(Bloomberg Opinion) -- The bad times are back again for the Turkish lira -- the glow from the more-aggressive-than expected 125 basis points rate hike by the central bank on June 7 has definitely worn off. The currency has resumed its slide and is at the highest level to the dollar this month. The benchmark 10-year bond has jumped to 15.75 percent.

Fears on how hawkish the U.S. Federal Reserve will be at its monetary policy meeting Wednesday are causing wobbles throughout emerging market currencies -- and particular those more reliant on dollar financing, such as Turkey. The weak ones always get picked on more, and Turkey is in a particularly vulnerable spot given the size of its current account deficit.

It doesn't help that a poll commissioned by Bloomberg showed that the presidential and parliamentary elections on June 24 are not a simple walk in the park for President Recep Tayyip Erdogan and his ruling AK party. Elections were not due until November 2019, but Erdogan brought them forward in part to take advantage of the appearance of disarray in the opposition. His rivals have made a surprising turnaround, which makes the expected results harder to call. 

It remains almost certain Erdogan will secure another presidential term, with vastly increased powers. The continuation candidate isn’t a clear win for investors. As I’ve argued, the central bank’s newfound independence could disappear the second the election is over.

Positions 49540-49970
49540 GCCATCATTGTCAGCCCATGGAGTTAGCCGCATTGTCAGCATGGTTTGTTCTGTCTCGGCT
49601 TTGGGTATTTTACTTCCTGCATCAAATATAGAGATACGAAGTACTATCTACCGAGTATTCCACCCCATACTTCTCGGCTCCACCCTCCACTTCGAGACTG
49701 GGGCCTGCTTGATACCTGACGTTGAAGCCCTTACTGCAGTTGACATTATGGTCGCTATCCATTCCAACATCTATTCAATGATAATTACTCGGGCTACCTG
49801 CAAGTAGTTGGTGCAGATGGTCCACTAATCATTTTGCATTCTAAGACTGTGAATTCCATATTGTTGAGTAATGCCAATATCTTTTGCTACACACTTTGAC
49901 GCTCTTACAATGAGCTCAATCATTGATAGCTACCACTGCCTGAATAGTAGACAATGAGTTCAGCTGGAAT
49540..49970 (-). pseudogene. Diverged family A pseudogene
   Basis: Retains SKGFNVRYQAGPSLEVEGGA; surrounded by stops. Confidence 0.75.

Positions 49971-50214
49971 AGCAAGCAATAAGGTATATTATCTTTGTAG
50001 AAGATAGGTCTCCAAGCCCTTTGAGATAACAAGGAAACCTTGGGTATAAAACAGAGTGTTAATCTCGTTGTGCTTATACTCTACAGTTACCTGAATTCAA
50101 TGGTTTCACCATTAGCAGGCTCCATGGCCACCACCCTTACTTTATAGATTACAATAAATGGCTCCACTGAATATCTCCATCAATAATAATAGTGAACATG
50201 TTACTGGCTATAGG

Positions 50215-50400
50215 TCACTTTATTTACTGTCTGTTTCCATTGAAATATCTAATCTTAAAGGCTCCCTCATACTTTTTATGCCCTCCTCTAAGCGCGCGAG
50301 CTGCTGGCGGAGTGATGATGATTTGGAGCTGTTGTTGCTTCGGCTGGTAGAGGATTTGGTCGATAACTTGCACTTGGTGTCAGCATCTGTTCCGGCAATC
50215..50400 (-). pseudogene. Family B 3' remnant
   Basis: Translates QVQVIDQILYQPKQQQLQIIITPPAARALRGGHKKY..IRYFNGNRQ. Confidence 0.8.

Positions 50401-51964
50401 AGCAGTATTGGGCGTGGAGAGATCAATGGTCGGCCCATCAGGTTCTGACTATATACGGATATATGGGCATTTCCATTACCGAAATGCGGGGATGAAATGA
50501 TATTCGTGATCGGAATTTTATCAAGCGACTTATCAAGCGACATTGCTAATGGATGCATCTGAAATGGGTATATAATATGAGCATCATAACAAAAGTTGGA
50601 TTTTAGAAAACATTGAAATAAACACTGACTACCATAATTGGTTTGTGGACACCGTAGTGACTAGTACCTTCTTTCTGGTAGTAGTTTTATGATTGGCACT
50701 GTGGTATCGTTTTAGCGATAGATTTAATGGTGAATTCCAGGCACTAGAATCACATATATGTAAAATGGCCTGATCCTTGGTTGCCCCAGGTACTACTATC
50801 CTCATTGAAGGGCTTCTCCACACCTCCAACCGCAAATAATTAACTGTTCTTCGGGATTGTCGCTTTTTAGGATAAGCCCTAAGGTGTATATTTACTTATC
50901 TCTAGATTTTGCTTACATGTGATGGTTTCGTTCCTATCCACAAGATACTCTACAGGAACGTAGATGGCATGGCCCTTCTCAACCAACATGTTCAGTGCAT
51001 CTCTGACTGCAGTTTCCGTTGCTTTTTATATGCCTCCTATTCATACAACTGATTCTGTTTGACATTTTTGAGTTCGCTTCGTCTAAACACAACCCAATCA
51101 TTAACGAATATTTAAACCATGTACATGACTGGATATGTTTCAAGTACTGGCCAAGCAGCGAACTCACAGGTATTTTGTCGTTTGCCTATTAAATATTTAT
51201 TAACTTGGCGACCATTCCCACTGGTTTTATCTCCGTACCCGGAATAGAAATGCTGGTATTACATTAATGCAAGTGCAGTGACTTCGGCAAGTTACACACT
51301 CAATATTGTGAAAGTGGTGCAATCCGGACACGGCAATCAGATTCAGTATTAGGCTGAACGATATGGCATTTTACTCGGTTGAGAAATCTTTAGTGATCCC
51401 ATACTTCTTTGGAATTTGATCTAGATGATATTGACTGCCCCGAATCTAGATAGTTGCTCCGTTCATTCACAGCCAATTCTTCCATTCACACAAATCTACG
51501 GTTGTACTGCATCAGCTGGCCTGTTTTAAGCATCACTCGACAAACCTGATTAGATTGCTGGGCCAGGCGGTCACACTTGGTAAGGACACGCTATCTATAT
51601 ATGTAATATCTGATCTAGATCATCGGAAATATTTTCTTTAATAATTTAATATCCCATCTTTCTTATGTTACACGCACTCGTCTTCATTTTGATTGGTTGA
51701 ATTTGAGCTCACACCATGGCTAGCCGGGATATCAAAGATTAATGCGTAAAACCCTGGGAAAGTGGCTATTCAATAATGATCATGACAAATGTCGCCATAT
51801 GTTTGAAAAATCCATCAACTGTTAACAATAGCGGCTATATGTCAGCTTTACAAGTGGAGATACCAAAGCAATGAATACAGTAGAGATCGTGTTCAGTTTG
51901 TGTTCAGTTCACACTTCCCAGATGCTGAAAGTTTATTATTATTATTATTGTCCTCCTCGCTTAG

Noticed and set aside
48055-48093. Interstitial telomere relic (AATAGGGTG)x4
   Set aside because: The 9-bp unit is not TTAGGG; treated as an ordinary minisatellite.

However, the poll raises the prospect that he may not win with a clear majority on the first round. That would mean he would face a runoff in a second round on July 8. This he would surely take in a landslide. But his party may not achieve a parliamentary majority, and having a strong opposition adds uncertainty and makes the investment environment less stable. For markets, it’s a choice between the terrible and an awful mess.

The central bank has raised rates by a total of 500 basis points since late April, to 17.75 percent. As the election approaches yet another rate hike looks highly unlikely – that the dollar is stronger is a poor justification, and anyway Erdogan would hardly be likely to allow it.

The poll heightens the justified bearishness around Turkish markets. But the real problem is the Fed. The potential for the dollar to strengthen is a strain for all emerging markets, but Turkey has more fleas than most. That is a burden that will outlast the nation’s current electoral machinations, and the currency and bond markets are right to reflect that.

To contact the author of this story: Marcus Ashworth at mashworth4@bloomberg.net

To contact the editor responsible for this story: Jennifer Ryan at jryan13@bloomberg.net

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